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Monday, December 15, 2008


Shapeshifting has often been related to witchcraft. According to the basic, European legends surrounding witches, a witch often performed a summonings ceremony to call forth a familiar. According to the culture and region, the witch was either able to see through the familiar's eyes and access its other senses in various fashions, or literally shapeshift into its form. But American folklore brings its own twist to this belief: that of the slip-skin.

According to much folklore, American witches are able to "slip-skin" - that is, remove their skin to reveal an animal beneath, thought to be their "true form." Most witches did this at night - some even used spinning wheels to accomplish the task - largely so they could go about, causing mischief.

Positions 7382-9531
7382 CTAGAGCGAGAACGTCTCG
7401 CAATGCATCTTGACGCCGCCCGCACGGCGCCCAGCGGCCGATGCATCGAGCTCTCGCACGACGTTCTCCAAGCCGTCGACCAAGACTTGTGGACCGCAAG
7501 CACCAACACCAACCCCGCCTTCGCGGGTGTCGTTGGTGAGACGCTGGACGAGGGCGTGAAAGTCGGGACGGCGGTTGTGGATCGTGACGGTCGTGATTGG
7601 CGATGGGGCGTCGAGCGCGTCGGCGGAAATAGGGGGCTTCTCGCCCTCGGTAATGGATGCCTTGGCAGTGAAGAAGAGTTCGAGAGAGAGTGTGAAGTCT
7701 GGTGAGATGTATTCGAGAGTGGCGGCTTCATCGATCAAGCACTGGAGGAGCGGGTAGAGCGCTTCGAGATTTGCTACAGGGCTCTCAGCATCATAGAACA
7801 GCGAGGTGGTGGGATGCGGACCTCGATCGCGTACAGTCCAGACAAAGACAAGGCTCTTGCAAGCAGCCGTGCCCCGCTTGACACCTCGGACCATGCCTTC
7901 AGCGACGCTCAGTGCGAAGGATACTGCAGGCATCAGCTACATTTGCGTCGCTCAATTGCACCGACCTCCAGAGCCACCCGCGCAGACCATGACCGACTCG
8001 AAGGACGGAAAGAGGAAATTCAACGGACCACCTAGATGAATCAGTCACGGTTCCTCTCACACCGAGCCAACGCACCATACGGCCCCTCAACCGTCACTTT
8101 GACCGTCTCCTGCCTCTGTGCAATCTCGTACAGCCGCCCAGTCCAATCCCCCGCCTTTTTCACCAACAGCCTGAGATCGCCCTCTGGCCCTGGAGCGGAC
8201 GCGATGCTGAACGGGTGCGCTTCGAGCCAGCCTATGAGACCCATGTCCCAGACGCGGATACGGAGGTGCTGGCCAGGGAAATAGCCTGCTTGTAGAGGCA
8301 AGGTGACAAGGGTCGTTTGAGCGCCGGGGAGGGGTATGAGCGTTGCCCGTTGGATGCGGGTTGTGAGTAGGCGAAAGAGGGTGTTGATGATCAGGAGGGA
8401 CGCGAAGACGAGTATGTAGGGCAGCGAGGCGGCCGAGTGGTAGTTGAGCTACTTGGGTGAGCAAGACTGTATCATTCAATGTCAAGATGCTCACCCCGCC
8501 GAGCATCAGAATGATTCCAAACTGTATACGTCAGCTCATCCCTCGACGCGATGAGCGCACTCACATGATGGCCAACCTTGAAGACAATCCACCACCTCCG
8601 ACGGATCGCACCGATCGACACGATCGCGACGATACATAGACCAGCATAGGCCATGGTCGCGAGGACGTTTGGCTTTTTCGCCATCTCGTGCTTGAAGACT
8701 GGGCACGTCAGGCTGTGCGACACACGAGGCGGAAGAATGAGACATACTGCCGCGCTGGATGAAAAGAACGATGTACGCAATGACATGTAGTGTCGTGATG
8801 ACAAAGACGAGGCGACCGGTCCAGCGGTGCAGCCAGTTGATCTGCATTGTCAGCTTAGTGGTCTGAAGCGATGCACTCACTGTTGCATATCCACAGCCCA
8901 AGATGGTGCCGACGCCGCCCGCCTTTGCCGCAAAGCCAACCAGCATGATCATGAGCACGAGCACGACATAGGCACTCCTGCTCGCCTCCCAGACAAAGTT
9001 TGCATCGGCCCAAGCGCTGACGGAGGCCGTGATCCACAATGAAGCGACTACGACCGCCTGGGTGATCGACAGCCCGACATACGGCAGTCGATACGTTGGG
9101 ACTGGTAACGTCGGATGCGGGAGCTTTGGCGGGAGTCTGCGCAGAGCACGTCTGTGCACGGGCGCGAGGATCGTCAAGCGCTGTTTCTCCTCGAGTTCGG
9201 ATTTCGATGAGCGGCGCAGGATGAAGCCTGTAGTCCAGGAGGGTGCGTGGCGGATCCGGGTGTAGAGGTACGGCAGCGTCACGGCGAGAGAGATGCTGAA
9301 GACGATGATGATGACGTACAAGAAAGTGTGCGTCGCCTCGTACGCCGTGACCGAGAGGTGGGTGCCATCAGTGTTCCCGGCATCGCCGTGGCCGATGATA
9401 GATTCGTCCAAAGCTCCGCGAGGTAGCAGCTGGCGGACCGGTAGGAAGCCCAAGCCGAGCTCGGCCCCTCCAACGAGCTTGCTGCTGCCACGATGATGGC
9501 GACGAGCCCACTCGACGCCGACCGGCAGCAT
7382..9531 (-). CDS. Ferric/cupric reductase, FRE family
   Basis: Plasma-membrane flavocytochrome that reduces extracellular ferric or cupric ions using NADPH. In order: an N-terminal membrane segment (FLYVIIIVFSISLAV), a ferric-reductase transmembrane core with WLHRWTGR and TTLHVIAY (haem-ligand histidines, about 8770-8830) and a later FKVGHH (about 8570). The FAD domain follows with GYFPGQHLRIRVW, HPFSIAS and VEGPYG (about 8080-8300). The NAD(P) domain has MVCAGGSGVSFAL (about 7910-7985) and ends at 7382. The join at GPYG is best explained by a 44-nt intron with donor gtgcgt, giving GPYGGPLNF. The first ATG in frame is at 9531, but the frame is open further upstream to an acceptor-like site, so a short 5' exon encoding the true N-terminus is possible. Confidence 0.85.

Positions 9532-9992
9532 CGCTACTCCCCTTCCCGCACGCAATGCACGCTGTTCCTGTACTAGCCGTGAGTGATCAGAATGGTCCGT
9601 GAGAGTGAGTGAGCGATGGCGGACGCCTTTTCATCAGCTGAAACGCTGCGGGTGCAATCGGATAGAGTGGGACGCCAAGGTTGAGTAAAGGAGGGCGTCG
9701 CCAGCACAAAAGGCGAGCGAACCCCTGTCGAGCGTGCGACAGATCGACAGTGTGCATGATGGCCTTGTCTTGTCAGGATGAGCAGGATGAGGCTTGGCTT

As witches were killed with silver and this was young America, silver bullets were the usual manner of dispatch in these tales. In several, a strange creature, or domesticated animal acting strangely, is shot but survives. Shortly thereafter, a woman bearing the animal's same wound(s) comes to light.

The slip-skin belief seems to be isolated to America; European folklore leans more heavily toward witches' associations with their familiars. It may have its roots in American Indian beliefs in shapeshifters, which also used the slip-skin method to change form. Shapeshifters were prevalent in American Indians' beliefs.

© C Harris Lynn, 2008

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